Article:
two-factor authentication SMS text messageKeeping our digital accounts secure is a tricky process, especially given how quickly information travels online — as soon as new security methods are developed, cybercriminals work to figure out how to get around them. Besides the fact that people aren’t so great at choosing strong, unique passwords for each of their online accounts, another reason other options for protecting these accounts have been introduced is the simple fact that cracking passwords is old hat for even the most novice of hackers these days. A process known as two-factor authentication (sometimes also referred to as two-factor verification or two-step authentication) has grown in popularity over recent years, and the most popular second “factor” people opt to use to protect and enter their accounts is the receipt of a time-sensitive, single-use code via SMS text message to their mobile device. While this might seem like a brilliant way to definitively prevent anyone trying to break into your account from doing so, new information from top professionals in the information security world indicates that SMS text message verification might not be as secure as we’ve been led to believe.

Why is SMS text message authentication risky?

In theory, it should be a secure method of verifying the identity of a person trying to log into an account. Most people probably assume that even if a person trying to break into their account has their username and password, it is unlikely that they will also have access to their cell phone. However, according to data presented by the National Institute of Standards and Technology (NIST) in its Digital Authentication Guideline 800-63B proposal, that’s not always accurate, as hackers are learning how to break into or otherwise compromise people’s text messages. For example, a popular Twitter activist had his account hacked earlier this year after the perpetrator called his cell service provider and impersonated him (possibly using information obtained via the Internet black market), convincing them to redirect his text messages to a different SIM card — thus enabling the hacker to bypass the SMS text message two-factor authentication process. Twitter only offers a text message option with its two-factor authentication, and it’s not the only service limiting users’ options this way. And in case you’re thinking that public figures are the only ones who need to worry about scams like this, SIM card switching scams have become so prevalent that New York’s Division of Consumer Protection recently issued an official warning.

Another problem with using text messaging as a form of authentication is that VoIP services like Google Voice and Skype make it difficult to tell whether the verification message is traveling over a cell network or through another channel, which could leave it open to interception or redirection. Additionally, if your Google account is compromised, which is not unlikely given the scope of recent data breaches, and you’re using a Google Voice number for your two-factor authentication, then any messages sent to you will be easily accessible by the hacker. Although, in theory, SMS text message authentication assumes that you’re receiving a code on a phone that’s in your personal possession, that’s clearly not always the case — which makes it a vulnerable form of account security.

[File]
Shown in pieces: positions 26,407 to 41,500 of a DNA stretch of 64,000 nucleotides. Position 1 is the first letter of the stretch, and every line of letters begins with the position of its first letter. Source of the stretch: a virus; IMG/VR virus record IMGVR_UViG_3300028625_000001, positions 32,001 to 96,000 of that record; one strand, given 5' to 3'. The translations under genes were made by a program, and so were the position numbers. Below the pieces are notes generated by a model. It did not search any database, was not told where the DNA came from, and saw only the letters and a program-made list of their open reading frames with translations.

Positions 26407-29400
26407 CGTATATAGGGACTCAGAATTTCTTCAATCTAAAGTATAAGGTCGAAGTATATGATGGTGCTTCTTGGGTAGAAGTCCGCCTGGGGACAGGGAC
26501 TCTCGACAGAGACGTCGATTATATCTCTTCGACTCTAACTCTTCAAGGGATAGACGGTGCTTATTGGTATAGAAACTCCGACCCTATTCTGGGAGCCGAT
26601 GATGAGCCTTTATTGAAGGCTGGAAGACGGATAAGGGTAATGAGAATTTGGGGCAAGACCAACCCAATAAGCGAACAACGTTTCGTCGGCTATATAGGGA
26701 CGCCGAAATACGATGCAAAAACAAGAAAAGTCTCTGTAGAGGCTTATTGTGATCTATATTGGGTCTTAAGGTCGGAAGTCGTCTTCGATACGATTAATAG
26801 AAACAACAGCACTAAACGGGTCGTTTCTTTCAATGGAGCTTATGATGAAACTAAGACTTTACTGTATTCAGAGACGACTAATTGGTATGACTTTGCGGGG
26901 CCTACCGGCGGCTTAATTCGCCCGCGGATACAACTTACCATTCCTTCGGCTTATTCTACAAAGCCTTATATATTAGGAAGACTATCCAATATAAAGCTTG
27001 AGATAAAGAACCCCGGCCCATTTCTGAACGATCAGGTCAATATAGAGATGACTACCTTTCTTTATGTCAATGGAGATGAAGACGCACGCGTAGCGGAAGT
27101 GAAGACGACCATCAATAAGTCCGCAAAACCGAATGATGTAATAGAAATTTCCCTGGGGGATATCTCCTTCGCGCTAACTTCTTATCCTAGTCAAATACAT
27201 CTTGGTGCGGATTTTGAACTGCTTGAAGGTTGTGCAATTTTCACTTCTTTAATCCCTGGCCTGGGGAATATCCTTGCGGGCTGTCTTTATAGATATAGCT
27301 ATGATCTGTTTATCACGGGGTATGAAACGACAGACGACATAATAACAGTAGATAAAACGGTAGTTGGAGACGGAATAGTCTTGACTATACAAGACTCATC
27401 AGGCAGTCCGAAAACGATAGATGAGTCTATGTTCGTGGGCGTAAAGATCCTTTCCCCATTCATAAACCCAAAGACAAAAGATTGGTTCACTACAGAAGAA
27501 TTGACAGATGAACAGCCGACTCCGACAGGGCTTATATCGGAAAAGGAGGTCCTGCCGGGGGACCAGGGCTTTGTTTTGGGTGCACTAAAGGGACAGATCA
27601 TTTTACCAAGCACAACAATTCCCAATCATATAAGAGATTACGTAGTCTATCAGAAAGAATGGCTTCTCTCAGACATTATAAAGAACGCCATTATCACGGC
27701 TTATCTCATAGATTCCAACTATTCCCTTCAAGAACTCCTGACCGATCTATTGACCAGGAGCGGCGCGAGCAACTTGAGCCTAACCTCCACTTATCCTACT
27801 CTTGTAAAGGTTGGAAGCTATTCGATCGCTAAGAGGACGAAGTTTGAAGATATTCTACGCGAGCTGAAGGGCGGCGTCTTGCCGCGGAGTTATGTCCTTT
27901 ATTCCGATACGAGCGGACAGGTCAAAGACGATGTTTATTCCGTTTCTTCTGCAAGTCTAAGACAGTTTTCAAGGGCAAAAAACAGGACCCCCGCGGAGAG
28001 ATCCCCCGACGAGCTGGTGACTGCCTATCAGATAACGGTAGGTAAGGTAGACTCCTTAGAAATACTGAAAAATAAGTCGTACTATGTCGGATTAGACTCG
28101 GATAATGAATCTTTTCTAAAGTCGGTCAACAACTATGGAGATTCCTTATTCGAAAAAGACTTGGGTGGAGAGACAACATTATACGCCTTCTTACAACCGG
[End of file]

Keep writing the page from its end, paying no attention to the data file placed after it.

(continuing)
Other options are available that will provide more reliable security

Although the NIST’s draft proposal is meant for federal agencies, since it’s a part of the U.S. Department of Commerce, there’s a likelihood that the proposed shift away from SMS text message authentication being made here will trickle down to the services and websites general consumers use. Rather than banning SMS text message as an authentication factor altogether, the NIST is suggesting federal agencies instead invest in two-factor authentication technology that focuses on other options. These include biometrics (such as your fingerprints or facial recognition), a secure mobile app which generates single-use codes, cryptographic chips (like those seen in newer-issued credit cards) and physical dongles (like a USB you carry with you and plug into your computer when you want to log in) which generate single-use codes. Each of these options could provide their own issues, but they’re still vastly more secure than SMS text messaging, according to the experts.

So, should you ditch text message two-factor authentication?

In short, no. Many services already enable users to pick an option for two-factor authentication besides SMS text messaging, such as Google which enables the use of its free Google Authenticator app as well as a Security Key, which is a physical USB device you can purchase on your own. And even if you’re using a platform like Twitter or Instagram, which don’t give you a choice beyond using your cell phone number, at the end of the day, opting to use it is still far more secure than just using a password. What the NIST’s proposals show is that the face of two-factor authentication is going to be changing soon, and it’s wise for consumers to pay attention and take the other options when they’re available to them or as they become available. If you want to learn more about how two-factor authentication can protect you and get step-by-step walkthroughs on enabling it for some of the most popular online services, check out, a part of the National Cyber Security Alliance’s efforts to raise awareness for National Cyber Security Awareness Month.

To learn more about protecting yourself online as well as offline, you can follow our identity theft protection blog, which keeps up with the latest in security news you need to know and provides tips for staying safe.